Aid for Trade at a Glance 2019

Economic Diversification and Empowerment

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This edition analyses how trade can contribute to economic diversification and empowerment, with a focus on eliminating extreme poverty, particularly through the effective participation of women and youth. It shows how aid for trade can contribute to that objective by addressing supply-side capacity and trade-related infrastructure constraints, including for micro-, small- and medium-sized enterprises notably in rural areas.

The analysis is based on the views of 133 respondents – 88 developing countries, 35 donors, 5 providers of South-South trade-related support and 5 regional organisations – who participated in the 2019 aid-for-trade monitoring and evaluation exercise. They share the view that economic diversification is a gateway for economic empowerment, but also that empowerment is essential for economic diversification particularly when it enables youth, women and micro-, small- and medium-sized enterprises to engage in international trade.

English Also available in: Spanish, French


Economic diversification: lessons from practice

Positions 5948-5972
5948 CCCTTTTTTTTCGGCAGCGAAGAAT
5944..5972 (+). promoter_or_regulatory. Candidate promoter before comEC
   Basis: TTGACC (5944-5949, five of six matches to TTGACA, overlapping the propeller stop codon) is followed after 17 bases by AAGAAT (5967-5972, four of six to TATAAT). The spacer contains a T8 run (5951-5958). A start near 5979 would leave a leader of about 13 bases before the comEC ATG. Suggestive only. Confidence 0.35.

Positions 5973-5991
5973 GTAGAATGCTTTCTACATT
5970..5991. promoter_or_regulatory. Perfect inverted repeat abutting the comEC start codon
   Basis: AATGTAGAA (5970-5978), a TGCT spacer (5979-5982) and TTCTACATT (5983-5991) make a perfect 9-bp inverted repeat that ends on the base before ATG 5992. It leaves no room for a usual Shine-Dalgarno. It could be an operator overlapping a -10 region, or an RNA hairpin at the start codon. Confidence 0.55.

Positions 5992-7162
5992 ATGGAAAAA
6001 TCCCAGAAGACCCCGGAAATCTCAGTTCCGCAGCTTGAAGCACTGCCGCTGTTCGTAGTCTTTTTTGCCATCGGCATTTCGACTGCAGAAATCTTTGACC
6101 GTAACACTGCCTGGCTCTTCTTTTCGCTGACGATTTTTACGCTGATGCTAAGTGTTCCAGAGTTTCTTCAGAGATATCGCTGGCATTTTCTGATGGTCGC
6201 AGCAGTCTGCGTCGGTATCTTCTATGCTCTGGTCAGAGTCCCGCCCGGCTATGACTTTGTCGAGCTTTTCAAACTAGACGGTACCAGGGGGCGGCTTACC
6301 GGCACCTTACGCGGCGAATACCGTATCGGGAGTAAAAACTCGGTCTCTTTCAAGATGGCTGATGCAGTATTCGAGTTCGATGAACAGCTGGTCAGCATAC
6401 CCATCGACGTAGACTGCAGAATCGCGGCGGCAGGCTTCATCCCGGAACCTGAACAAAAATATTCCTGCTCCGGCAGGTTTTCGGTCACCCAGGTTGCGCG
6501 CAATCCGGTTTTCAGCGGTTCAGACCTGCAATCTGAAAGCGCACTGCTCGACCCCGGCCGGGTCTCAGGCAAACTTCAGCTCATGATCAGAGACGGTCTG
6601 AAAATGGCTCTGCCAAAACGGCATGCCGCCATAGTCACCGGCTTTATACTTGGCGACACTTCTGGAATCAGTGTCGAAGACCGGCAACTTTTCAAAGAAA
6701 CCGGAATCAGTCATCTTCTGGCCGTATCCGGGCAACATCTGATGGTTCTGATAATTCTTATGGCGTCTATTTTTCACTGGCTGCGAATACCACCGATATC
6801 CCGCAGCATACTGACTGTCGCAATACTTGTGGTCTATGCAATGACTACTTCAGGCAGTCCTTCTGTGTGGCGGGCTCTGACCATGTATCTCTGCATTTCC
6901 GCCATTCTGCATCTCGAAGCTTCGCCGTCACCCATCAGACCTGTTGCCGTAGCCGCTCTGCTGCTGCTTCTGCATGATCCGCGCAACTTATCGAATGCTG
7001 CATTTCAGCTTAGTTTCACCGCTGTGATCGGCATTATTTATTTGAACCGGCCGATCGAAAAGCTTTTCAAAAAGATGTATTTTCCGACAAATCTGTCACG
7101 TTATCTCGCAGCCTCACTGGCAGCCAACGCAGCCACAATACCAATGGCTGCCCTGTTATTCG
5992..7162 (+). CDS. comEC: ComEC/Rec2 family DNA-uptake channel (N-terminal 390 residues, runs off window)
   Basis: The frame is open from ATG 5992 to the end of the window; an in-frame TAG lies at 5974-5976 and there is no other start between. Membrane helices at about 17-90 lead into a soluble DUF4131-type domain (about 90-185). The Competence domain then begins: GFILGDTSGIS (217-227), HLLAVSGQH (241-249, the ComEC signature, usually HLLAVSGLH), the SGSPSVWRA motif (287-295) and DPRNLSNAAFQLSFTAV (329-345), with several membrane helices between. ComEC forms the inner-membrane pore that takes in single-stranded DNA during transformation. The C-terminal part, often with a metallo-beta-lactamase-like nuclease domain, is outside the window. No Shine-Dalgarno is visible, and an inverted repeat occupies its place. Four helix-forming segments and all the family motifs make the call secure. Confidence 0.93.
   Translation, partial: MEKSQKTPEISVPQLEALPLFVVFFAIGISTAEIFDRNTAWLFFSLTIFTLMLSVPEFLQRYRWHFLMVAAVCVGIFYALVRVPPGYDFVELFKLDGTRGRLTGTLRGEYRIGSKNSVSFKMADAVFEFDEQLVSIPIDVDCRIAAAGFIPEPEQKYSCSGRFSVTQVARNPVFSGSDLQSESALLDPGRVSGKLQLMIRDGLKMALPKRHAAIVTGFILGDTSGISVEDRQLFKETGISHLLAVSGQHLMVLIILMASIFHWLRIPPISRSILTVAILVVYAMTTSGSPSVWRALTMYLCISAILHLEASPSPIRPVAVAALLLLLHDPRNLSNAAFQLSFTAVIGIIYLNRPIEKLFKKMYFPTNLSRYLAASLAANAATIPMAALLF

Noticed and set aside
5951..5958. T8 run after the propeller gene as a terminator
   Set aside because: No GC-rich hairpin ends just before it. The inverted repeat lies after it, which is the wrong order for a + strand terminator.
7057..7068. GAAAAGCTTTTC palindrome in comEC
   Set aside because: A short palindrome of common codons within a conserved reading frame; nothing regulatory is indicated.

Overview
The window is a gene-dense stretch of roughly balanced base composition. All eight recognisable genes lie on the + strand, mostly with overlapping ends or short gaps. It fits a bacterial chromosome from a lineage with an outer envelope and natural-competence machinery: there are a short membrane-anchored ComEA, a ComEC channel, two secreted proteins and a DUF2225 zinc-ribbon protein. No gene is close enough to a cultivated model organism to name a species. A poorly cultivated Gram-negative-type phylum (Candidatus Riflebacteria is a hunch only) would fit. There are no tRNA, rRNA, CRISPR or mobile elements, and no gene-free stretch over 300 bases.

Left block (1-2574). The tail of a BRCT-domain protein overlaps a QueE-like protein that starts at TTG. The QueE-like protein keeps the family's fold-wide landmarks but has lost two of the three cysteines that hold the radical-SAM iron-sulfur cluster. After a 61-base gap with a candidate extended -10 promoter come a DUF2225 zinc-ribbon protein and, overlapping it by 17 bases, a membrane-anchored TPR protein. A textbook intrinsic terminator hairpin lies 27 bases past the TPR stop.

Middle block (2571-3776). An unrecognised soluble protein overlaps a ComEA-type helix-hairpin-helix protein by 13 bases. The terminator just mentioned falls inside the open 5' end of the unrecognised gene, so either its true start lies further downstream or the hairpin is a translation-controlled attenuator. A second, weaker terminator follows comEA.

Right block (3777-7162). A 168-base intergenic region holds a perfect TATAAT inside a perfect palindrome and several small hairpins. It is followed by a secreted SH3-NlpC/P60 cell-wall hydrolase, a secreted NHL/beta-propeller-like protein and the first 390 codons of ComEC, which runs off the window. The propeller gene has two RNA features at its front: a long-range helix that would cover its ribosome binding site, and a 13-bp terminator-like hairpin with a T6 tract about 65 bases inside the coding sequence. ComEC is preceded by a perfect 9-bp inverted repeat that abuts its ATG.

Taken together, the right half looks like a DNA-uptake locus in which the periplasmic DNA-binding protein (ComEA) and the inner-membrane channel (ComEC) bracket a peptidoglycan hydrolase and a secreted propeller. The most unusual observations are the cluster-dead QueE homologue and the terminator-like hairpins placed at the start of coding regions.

Economic diversification remains a challenge for most developing countries and is arguably greatest for countries with the lowest incomes as well as for those whose economies are small, landlocked and/or dominated by primary commodity dependence. For such countries, economic diversification is inextricably linked with the structural transformation of their economies and the achievement of higher levels of productivity resulting from the movement of economic resources within and between economic sectors. Rooted in examples of World Bank Group support, this chapter traces the boundaries of any discussion of economic diversification by advancing a definition that encompasses two related dimensions of diversification: (i) trade diversification (i.e. exporting new or better products, or to new markets) and (ii) domestic production diversification (i.e. cross-sectoral rebalancing of output, driving the reallocation of resources across industries and within industries between firms to increase total factor productivity). The chapter raises awareness on the complexity of the diversification process and the state of knowledge surrounding economic diversification. While the current global environment creates challenges for poor, small, landlocked and/or resource-dependent countries, a range of new diversification routes can be followed. This however requires that policy attention be paid to four key determinants of successful diversification strategies, which development partners and International Organisations can support through targeted Aid for Trade interventions. These are: (i) the supply of appropriate incentive frameworks; (ii) investments and policy reforms targeted at reducing trade costs; (iii) effective policies to support adjustment and the reallocation of resources towards new activities; and (iv) government interventions directed at specific market, policy and institutional failures.



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